Azlan Shah Cup: India faces archrival Pakistan

A win will see India make a strong case to enter the medal rounds, while a loss will more or less knock Pakistan out of contention.

Skipper Sardar Singh will be India's lynchpin against Pakistan.   -  Getty Images

With medal hopes hanging in the balance, India’s hockey team will take on traditional rival Pakistan in a Sultan Azlan Shah Cup encounter here on Tuesday.

Five-time winner India finished with a bronze last year and has already won two of its three matches in the tournament, beating Japan (2-1) and Canada (3-1).

India has six points — two more than fourth-placed Canada. Australia is on top of the table with three wins from as many games, while New Zealand is second with eight points from four matches. The top two teams will automatically qualify for the final, while the third and fourth ranked teams will play the bronze medal match after the conclusion of the round-robin competition.

INDIA SCRATCHY SO FAR

However, India has not performed well. It has been scrappy and scratchy. The chinks in its defence were fully exposed by world champion Australia, which scored five times in their previous match.

Head coach Roelant Oltmans has a young team which hasn’t been consistent. Especially, in the absence of goalkeeper P. R. Sreejesh, greenhorns Harjot Singh and Akash Chitke’s performances will cause a lot of worry to Oltmans ahead of the Pakistan clash.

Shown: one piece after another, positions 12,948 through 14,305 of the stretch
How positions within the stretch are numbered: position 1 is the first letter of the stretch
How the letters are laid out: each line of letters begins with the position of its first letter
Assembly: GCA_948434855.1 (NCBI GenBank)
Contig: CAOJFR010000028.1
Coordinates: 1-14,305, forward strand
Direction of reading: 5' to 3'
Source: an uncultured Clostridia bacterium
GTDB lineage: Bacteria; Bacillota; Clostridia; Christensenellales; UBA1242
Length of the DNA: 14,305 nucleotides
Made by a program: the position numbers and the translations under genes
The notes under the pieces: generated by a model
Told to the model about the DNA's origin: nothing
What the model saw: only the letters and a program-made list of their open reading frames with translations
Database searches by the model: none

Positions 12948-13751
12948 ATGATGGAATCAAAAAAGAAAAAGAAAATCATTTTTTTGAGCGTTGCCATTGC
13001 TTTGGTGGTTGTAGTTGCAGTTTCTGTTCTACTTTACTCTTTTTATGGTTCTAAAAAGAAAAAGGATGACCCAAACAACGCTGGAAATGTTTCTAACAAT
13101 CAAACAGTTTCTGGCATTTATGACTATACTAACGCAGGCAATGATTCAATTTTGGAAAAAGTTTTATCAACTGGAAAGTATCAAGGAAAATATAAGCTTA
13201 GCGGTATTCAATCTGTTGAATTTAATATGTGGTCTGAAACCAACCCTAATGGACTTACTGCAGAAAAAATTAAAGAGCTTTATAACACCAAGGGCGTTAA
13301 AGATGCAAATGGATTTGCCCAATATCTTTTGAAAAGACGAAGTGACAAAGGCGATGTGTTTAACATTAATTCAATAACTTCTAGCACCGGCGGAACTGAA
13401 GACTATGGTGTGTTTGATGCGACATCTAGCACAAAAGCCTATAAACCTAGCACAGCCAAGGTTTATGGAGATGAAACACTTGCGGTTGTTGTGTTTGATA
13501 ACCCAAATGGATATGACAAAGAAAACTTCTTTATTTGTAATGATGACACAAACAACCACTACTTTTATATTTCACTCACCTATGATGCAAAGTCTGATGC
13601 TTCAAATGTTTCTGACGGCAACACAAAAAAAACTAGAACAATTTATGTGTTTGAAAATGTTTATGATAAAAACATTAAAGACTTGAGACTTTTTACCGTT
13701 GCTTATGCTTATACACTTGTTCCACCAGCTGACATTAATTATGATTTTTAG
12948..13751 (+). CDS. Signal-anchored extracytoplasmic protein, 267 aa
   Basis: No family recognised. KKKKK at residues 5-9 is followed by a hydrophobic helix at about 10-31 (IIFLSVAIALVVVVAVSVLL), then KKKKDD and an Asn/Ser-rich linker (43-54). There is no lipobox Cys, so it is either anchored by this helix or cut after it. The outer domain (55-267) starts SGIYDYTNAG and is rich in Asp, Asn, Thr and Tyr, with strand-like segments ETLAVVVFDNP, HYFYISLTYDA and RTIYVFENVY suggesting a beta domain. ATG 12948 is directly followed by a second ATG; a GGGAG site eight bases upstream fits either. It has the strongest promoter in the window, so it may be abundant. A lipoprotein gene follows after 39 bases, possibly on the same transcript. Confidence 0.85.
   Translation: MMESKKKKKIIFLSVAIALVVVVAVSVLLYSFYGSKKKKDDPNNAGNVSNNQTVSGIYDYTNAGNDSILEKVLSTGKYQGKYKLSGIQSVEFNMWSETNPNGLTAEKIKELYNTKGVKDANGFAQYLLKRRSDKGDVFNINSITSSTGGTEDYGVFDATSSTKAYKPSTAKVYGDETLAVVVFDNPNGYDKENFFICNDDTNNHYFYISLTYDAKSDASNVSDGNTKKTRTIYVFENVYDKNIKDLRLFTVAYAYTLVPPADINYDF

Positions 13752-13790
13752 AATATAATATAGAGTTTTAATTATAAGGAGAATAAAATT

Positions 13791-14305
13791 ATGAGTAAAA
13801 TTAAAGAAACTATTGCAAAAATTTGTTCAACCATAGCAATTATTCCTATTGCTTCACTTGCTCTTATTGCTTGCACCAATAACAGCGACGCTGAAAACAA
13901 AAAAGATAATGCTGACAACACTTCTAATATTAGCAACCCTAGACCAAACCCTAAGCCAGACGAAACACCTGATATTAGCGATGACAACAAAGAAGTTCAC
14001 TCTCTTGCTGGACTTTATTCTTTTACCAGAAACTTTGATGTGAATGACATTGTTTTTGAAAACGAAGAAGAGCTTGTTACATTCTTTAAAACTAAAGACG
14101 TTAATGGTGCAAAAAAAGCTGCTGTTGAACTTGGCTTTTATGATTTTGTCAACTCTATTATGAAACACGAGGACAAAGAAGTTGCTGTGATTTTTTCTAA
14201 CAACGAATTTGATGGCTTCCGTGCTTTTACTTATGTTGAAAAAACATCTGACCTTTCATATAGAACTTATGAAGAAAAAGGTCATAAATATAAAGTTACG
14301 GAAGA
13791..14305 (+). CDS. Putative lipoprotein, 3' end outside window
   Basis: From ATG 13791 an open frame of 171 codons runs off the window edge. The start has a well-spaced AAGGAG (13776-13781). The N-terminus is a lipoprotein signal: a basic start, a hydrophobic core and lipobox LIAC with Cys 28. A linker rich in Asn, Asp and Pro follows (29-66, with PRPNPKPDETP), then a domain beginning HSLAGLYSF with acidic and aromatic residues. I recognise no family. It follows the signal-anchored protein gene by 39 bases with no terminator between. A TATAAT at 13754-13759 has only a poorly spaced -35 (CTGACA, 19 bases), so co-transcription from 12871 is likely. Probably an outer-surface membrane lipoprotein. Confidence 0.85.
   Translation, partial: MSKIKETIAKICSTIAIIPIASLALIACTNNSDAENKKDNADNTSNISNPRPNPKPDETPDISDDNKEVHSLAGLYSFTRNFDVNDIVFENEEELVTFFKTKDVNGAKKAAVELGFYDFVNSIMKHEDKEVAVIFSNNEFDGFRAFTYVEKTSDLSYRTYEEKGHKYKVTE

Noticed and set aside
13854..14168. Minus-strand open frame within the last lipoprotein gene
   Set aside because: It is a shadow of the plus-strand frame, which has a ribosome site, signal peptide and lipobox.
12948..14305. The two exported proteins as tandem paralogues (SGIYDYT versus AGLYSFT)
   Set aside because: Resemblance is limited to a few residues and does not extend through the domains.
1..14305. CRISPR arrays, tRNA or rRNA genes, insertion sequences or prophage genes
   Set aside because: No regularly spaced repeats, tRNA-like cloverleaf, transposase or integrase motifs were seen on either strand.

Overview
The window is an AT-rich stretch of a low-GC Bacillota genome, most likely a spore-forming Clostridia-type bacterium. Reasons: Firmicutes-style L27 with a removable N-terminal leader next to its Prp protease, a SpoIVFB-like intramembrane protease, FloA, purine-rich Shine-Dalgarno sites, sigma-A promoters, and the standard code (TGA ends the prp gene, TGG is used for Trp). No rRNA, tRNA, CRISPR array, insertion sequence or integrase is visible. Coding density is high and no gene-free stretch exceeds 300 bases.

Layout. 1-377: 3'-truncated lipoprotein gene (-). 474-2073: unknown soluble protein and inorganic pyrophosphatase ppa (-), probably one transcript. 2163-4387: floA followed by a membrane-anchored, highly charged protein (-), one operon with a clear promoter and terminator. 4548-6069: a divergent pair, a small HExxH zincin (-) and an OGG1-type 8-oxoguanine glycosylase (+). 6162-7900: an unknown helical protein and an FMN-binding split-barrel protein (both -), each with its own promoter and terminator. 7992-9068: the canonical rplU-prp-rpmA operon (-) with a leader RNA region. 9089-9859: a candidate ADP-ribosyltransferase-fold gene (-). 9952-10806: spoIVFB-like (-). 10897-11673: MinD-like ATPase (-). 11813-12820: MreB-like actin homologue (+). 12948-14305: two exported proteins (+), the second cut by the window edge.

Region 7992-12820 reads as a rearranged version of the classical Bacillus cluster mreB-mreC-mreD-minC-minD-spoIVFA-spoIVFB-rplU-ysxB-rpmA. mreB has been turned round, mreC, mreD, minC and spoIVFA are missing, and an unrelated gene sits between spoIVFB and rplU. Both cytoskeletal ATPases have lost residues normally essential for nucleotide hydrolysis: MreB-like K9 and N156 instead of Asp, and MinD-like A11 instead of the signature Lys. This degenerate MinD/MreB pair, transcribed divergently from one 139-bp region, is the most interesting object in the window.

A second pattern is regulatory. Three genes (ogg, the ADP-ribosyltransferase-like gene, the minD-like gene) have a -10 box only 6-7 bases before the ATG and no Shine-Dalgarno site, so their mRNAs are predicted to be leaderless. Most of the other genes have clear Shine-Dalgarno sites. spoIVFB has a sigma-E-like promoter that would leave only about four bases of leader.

Skipper Sardar Singh is probably India’s strongest point and he will have to play a crucial role if the former champion is to perform creditably in this tournament.

Wingers S. V. Sunil and Danish Mujtaba have the speed and experience to trouble almost any defence and with Sardar pulling the strings in the centre of midfield, strikers Ramandeep Singh and Nikkin Thimmaiah should have plenty of opportunities to score.

CONVERTING PENALTY CORNERS IS INDIA’S STRENGTH

Pakistan, on the other hand, has won just one game, beating Canada 3-1 before losing to New Zealand and Australia. It is currently sixth in the standings. Pakistan hasn’t qualified for the Olympics in Rio this year, but is motivated to beat India in Malaysia.

As it is with India-Pakistan encounters, the latest edition promises fine, skilful, attractive hockey. India’s strengths lie in its penalty corner conversion. The drag-flicker Harmanpreet Singh already has two goals in the tournament. Rupinder Pal Singh isn’t bad either.

A win will see India make a strong case to enter the medal rounds, while a loss will more or less knock Pakistan out of contention. In the other matches of the day, Australia will face title holder New Zealand and Canada will be up against hosts Malaysia.